Difficult Dukes #2 is Recovering from Its Sulks

Willems, Florent Joseph Marie, The Important Response 19th C.jpg

A few readers have contacted me recently, to ask about the second Difficult Dukes book. Those who subscribe to this blog may remember a plaintive post last spring, wherein I lamented the book’s refusal to cooperate with its author.

Matters did not improve.The Duke of Ashmont’s story did not proceed smoothly during the summer and early fall. Oh, I managed to write the first quarter of the book, and there were some good scenes, but something was off. I had no idea what it was, only that every new scene, instead of bubbling up naturally as a result of the scene before, had to be dug out in bits and pieces. And then it still looked ... off.

Here is the thing you learn after 30+ years’ writing professionally: When this kind of creative slowdown goes on for so long, something essential is wrong.

In my case, since what’s essential in my stories is character, it’s always the protagonists who are displeased with my take on their behavior. Unfortunately, they do not offer helpful suggestions or even clues. Instead, they sulk like the immature things they are (thanks to me) until I figure them out.

If I’d written them correctly in the first place, they would be mature and therefore would not sulk and everything would move along at a reasonable speed, always allowing for the periodic, “OK, what happens now?” And as to that, I do have a story arc in mind, but each scene needs to evolve naturally from what went on before. This means the specifics aren’t clear until I get there. And scenes don’t ring true if I don’t truly understand the characters, because the lack of understanding causes them to behave in ways that are not true to them.

Finally, after a series of consultations with my professional team—no, we couldn’t pinpoint the problem immediately; it took some work—we narrowed things down to the heroine. It finally became clear that she had two different personalities going at the same time, and one was wrong. No wonder she was furious with me.

I gave myself a dope slap, went back and revised all the scenes (yes, from page one) ... and lo and behold, the story came alive. At last. At any rate, the hero and heroine seem to have stopped hating me.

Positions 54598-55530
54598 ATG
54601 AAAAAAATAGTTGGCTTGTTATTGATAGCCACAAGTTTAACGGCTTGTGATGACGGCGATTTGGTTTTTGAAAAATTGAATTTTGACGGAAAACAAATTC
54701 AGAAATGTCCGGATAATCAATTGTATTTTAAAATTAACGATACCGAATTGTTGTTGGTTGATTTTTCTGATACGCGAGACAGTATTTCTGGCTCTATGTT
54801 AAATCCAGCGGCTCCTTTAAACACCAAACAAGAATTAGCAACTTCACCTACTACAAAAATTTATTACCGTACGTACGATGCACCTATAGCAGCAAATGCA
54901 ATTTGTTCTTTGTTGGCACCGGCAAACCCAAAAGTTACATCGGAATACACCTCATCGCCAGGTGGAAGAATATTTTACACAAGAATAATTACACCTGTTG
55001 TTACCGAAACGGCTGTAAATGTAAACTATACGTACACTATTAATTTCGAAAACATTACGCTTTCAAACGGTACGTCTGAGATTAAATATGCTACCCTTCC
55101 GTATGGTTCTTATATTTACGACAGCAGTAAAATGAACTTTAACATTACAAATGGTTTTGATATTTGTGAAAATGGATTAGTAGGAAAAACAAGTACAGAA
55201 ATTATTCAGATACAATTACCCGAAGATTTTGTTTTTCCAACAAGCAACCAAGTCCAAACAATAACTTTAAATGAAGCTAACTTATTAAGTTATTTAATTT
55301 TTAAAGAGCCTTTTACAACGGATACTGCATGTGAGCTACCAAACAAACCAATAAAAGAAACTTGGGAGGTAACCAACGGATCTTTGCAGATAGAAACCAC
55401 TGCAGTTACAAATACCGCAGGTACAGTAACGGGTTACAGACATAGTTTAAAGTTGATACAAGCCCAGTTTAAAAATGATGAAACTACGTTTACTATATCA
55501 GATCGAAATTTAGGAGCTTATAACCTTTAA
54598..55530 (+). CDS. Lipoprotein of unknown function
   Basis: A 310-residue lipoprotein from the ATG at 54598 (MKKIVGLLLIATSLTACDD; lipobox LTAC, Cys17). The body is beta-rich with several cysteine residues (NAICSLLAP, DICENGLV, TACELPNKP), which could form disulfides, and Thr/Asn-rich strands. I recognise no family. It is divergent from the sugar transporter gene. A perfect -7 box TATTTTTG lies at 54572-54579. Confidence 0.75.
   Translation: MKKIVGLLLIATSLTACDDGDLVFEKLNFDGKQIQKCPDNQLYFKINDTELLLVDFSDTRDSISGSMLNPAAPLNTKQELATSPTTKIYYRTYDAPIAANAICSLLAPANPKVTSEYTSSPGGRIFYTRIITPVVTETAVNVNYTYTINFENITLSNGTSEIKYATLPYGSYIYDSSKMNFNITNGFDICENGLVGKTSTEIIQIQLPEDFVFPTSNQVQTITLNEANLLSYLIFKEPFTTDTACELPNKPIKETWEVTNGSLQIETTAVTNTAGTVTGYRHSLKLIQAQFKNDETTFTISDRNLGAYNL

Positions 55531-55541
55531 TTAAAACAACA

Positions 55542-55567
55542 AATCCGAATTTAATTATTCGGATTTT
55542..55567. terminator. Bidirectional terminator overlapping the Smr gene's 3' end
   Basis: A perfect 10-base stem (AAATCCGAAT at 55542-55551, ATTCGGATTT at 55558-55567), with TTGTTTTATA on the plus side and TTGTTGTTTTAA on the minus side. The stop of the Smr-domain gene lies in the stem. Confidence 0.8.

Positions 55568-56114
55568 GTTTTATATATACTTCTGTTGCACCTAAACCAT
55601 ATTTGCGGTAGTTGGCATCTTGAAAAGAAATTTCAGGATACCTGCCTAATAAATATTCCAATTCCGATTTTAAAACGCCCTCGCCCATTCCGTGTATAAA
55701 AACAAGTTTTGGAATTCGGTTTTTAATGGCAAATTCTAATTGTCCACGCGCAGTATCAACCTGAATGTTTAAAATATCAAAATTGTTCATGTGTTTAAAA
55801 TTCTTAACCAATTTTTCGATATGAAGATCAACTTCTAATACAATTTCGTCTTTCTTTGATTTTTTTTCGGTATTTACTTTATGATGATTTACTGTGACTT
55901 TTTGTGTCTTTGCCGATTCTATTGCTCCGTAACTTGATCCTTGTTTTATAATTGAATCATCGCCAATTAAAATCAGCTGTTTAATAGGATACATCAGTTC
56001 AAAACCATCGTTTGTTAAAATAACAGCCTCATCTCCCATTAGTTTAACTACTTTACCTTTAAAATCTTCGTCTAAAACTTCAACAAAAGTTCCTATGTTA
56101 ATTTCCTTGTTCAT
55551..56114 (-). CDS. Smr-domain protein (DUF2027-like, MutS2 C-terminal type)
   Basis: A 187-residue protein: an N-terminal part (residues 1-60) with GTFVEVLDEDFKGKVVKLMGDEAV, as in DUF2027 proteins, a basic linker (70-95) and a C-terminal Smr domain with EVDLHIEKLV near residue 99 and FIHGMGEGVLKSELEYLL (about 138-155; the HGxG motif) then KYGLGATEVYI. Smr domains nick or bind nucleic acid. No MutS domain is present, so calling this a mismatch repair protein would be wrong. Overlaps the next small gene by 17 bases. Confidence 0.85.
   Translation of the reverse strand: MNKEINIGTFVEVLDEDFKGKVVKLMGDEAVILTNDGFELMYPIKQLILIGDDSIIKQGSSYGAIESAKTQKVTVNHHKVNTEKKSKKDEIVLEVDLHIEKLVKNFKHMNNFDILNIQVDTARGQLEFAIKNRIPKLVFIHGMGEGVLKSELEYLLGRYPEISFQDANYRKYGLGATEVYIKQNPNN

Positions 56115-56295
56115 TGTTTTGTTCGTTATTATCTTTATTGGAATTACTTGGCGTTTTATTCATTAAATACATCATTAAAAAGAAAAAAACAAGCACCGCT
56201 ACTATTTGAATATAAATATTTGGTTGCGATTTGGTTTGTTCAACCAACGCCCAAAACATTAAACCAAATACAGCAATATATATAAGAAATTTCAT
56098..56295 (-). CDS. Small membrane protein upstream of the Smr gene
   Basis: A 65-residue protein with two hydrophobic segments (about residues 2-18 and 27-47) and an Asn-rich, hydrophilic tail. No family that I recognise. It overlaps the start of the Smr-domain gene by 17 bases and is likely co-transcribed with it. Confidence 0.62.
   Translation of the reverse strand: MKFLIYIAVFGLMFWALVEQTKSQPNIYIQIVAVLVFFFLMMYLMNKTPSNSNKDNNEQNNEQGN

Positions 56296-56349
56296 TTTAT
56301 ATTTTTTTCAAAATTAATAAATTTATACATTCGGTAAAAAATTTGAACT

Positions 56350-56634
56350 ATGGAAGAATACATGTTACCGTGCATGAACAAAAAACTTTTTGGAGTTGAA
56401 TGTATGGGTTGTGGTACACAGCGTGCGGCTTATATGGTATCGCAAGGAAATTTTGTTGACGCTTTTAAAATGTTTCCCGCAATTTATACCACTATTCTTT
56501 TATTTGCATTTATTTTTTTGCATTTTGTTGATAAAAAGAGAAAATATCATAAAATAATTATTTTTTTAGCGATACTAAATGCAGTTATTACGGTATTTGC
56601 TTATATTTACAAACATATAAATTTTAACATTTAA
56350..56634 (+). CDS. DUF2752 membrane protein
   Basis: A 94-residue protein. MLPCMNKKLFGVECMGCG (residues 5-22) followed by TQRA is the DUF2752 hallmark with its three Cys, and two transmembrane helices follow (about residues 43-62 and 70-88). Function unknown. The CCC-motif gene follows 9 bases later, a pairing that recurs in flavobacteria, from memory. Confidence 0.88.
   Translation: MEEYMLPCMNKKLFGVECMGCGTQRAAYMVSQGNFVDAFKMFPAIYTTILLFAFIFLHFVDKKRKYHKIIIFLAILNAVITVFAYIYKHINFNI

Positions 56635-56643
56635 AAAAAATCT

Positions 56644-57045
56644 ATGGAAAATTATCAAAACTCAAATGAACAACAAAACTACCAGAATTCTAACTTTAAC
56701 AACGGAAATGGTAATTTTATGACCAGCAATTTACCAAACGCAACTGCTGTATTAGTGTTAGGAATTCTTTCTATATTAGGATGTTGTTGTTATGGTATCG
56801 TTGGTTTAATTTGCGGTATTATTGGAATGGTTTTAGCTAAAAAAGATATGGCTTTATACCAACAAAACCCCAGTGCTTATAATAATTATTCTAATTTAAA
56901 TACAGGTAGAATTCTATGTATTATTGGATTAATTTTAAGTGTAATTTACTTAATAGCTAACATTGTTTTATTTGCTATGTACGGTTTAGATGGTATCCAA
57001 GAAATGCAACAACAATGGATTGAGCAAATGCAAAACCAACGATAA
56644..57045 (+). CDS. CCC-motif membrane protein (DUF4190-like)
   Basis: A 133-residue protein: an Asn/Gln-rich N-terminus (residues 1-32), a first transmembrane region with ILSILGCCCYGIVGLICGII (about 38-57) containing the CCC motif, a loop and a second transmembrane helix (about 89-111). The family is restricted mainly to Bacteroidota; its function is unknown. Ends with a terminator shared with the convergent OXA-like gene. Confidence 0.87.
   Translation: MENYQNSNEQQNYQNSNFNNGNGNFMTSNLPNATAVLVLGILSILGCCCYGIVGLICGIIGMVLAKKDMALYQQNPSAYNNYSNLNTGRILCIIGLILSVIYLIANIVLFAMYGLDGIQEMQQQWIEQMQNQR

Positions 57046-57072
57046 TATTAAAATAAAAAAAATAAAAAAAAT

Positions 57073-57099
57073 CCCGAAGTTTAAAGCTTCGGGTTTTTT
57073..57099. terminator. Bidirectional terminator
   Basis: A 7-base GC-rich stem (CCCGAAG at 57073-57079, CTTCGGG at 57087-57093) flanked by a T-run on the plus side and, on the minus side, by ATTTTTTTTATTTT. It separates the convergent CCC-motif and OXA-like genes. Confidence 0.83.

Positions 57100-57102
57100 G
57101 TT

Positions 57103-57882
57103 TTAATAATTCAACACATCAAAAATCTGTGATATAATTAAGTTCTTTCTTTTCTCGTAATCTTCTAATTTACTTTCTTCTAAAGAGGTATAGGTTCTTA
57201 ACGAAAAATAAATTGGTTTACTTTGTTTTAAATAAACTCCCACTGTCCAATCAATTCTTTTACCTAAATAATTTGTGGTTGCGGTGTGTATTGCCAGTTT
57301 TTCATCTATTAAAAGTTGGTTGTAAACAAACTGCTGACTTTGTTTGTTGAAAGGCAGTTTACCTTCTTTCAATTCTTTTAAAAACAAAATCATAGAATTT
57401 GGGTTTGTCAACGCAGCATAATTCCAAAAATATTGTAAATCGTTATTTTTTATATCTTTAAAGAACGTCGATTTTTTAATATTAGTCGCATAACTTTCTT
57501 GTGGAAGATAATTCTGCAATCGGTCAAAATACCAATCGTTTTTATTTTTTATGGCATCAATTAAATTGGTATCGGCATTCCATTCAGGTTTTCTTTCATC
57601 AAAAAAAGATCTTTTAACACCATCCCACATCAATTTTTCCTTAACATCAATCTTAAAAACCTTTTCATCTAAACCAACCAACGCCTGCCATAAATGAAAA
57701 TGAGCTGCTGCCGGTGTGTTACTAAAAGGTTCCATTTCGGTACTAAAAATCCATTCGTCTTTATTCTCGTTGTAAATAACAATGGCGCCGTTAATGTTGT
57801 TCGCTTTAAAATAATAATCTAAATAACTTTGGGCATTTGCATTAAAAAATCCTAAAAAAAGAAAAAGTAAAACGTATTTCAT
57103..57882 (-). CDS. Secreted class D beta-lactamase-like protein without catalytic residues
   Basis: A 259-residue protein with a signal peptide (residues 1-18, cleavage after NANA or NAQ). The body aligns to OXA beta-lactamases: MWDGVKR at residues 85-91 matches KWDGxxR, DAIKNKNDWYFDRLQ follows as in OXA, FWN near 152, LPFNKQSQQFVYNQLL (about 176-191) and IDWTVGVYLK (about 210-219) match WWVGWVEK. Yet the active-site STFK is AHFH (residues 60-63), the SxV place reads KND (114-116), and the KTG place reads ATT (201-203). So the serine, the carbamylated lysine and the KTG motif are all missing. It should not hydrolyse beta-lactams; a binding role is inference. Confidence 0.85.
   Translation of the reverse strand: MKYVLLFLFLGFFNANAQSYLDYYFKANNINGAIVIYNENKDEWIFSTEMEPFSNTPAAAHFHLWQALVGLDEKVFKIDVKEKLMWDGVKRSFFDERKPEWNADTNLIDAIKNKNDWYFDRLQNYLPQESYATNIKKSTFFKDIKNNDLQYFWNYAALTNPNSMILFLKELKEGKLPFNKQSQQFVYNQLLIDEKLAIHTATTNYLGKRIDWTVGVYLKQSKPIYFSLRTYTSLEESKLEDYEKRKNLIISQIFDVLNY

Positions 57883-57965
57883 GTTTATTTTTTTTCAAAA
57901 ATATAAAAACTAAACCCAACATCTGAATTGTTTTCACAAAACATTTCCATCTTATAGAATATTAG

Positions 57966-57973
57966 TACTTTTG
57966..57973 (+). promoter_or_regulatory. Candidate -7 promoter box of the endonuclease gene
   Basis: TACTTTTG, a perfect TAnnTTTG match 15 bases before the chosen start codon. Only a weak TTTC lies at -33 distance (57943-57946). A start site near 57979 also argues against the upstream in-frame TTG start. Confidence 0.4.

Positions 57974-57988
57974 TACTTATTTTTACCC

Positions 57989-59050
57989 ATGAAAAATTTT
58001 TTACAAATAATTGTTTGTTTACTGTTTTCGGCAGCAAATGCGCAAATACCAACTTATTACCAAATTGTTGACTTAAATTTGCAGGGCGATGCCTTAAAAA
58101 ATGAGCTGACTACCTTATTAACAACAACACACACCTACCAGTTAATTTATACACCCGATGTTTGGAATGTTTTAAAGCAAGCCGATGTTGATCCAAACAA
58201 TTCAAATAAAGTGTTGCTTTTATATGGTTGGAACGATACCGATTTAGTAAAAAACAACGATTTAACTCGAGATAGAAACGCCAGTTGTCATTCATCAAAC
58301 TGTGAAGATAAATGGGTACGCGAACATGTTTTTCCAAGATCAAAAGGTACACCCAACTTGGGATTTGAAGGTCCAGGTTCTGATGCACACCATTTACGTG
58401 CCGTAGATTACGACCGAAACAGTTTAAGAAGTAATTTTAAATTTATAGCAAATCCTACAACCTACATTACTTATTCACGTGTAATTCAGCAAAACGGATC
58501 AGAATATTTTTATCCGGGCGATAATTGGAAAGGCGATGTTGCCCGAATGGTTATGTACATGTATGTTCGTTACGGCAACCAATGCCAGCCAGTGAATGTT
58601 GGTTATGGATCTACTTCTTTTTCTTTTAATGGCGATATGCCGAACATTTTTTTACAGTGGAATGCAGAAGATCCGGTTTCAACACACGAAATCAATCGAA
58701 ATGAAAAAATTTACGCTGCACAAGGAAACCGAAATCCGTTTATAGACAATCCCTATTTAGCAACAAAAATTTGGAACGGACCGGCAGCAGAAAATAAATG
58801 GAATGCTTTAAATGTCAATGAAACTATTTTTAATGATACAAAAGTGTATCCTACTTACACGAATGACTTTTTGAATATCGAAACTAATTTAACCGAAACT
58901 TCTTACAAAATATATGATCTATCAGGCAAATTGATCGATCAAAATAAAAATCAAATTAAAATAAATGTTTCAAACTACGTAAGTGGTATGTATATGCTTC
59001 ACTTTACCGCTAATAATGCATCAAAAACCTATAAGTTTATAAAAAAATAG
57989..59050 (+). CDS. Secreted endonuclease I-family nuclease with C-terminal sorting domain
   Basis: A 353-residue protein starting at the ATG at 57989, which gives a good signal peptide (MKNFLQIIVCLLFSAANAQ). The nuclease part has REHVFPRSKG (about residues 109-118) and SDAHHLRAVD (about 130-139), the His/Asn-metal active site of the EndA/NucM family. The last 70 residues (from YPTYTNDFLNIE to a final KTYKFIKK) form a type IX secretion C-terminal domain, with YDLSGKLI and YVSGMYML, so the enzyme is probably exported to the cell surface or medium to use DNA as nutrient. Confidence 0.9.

Behold me now, chastened, but with confidence restored. I shall do my very best to get this book finished in time for a 2019 publication date. Can’t promise that will happen, but it won’t be for lack of trying.

International Editions from Japan and Romania

One or two of my publishers abroad use the same covers as my U.S. editions. For the most part, however, the various publishers go their own way. Titles change, and the cover art shows a wide variety of aesthetics. Some covers are steamier than others. Some look more modern, some go for a period look, in an array of time periods. Though all my recent books have been set in the 1830s, cover heroes and heroines have been dressed in clothing from the 1700s to the present day. This is the case for my U.S. covers as well, where the clothing is more modern.

I provide as historically accurate a story as I can inside, but the cover needs to appeal to the majority of readers. Many people would not find the actual clothing of my chosen historical period even slightly attractive, let alone sexy. You probably have to be a major fashion history nerd to love it and what it tells us about people of the time. And not all fashion history nerds are crazy about it, either.

But that’s history nerds and the inside of the books. Publishers everywhere are out there to sell books, and international publishers see their job the same way my U.S. publishers do: What’s going to appeal to their readers?